new from the makers of dalivit drops

The sunshine vitamin that helps maintain the development of strong, healthy bones and teeth.

Growing evidence shows that many children in the UK are lacking in their D3 intake. The new product from DaliVit is our D3 liquid specially formulated for breastfed babies, infants and children who lack vitamin D.

The current daily recommendations are as follows:
- 8.5 mcg for infants up to 6 months
- 7 mcg for children between 6 months and 3 years

VITAMIN D3 FOOD SUPPLEMENT for infants and children
5mcg 200 IU (per 0.14ml) - 28ml  

unique pump dispenser

Safe, Clean and Convenient

DaliVit D3 Vitamin Drops features a safe, clean and convenient pump dispenser which enables a fast and effective way of making sure your children get their required daily intake of D3 (the sunshine vitamin). Add to foods, drink or take from a spoon.

How to take DaliVit D3

The product features a dispensing pump which delivers the precise dosage. Unscrew the cap, remove the tamper ring and then attach the dispensing pump. DaliVit D3 can be added to food, a drink or taken from a spoon.

1 month - 5 years: 1 depression (to the limit) of the dispensing pump orally once daily.

5+ years: 2 depressions (to the limit) of the dispensing pump orally once daily or as directed by a healthcare professional.  

One 28 ml bottle of DaliVit D3 provides 100-200 days supply. Do not exceed the recommended daily dose.

Vitamin D helps to maintain the normal growth and development of bones and teeth. A food supplement is not a substitute for a varied and healthy diet.     


MCT (Medium Chain Triglycerides), vegetable oil, cholecalciferol (vitamin D3) – oil concentrate, DL-α tocopherol (vitamin E) as antioxidant.

One depression of the dispensing pump (to the limit) provides a dose of 5 μg (200 IU) Vitamin D3.

Vitamin D3 in a daily dose of 5 μg (200 IU) /day is recommended for breastfed infants from the first days after birth.

Babies fed infant formula will not need vitamin D until they are receiving less than 500ml (about half a pint) of infant formula per day, as these products are fortified with vitamin D.

Concurrent vitamin D3 supplementation to breastfeeding mothers on a daily dose less than 50µg (2000 IU) does not have an impact on the baby's dosage. 


Indications for use

Vitamin D3 plays a vital role in regulating calcium and phosphorus metabolism in the body. It is essential for proper absorption of calcium and phosphorus as well as proper bone formation and mineralisation. Vitamin D3 deficiency may impair bone mineralisation and calcification of newly forming bone and in consequence may lead to rickets in neonates and infants. Vitamin D3 enhances the absorption of calcium in the intestines and allows depositing into bones. Breastfed babies are particularly prone to deficiency in vitamin D3 as breast milk is deficient in vitamin D3.

Recommendation states that in order to prevent vitamin D deficiency, breastfed infants should be administered vitamin D supplements from the first days of their lives in a daily dose of 5μg (200 IU). If your baby or infant is on both breast milk and formula milk, a doctor should individually specify the dose of vitamin D, taking into account the vitamin D content in the formula. As the vitamin D concentration in the mother’s breast milk is very low, this source of supply does not need to be taken into consideration.   

For oral use only.

Read the package leaflet before use.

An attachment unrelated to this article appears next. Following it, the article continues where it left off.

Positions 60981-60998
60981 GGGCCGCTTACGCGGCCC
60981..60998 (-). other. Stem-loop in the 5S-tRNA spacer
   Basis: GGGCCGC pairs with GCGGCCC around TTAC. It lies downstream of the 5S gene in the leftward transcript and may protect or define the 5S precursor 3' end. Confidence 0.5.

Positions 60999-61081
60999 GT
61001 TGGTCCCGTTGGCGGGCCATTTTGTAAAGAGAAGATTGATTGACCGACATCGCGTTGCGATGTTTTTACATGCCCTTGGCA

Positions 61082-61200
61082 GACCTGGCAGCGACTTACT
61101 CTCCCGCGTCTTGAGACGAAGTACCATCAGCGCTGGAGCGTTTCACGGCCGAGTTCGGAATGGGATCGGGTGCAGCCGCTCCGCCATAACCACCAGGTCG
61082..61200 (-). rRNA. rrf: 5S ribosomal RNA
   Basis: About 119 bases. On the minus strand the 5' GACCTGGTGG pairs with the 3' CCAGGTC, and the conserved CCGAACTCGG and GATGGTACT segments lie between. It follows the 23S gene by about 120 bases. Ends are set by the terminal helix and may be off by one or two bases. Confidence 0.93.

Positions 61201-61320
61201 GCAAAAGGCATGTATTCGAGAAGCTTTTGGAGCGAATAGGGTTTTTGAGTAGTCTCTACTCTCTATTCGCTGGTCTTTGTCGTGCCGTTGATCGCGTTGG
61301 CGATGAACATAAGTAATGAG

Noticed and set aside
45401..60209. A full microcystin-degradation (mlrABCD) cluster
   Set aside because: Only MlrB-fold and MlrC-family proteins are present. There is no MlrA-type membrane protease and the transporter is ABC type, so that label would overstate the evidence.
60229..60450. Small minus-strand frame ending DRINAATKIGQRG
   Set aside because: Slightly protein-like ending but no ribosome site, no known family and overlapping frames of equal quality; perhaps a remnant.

Do not take this product if you have: Hypersensitivity to any ingredients in this product.

Storage: Store in the original packaging below 25ºC.
Protect from light. Use within 12 months of first opening.


important information about vitamin d

Vitamin D deficiency in children?

A symptom would be aches and pains in the joints and bones. More serious conditions such as muscle weakness and abnormal bone formation can also occur, for example:       


Children with a severe deficiency may have a soft skull or leg bones        


A lack of vitamin D can affect childrens growth and height.        


Children with low vitamin D levels may be late teething as the development of the milk teeth can be affected      


Children with low vitamin D are often more prone to infections      

Sources of vitamin D

Most of our vitamin D intake is absorbed through sunlight on our skin, hence the reason that Vitamin D is often referred to as “The Sunshine Vitamin”. The body creates vitamin D under the skin as it reacts to sunlight. Your body doesn't make too much vitamin D from sun exposure. Remember that over exposure to the sun is also harmful, so make sure you use a good sun cream to avoid getting sun burn.

Food sources of vitamin D include:
Oily fish - such as salmon, sardines, tuna and mackerel. Fish liver oils are among the best sources. Small amounts of Vitamin D are also found in beef, liver, cheese and egg yolks. More commonly for infants, certain powdered milks are fortified with Vitamin D3. As an infant gets older, it is not easy to introduce these foods into their diet which is where a Vitamin D supplement is a very good option to help establish strong healthy bones and teeth.    


Am I getting enough vitamin D?

A healthy balanced diet and spending time in the sun are often the best way of ensuring you are getting a good source of vitamin D, however, this is not always possible for various reasons. Certain groups of people are more at risk of becoming vitamin D deficient, these include:  

  • Pregnant and breastfeeding women
  • Babies and young children under the age of five
  • Older people aged 65 years and over
  • People who are not exposed to much sun, such as people who cover up their skin when outdoors, or those who are housebound for long periods
  • People who have darker skin such as people of African, African-Caribbean and South Asian origin.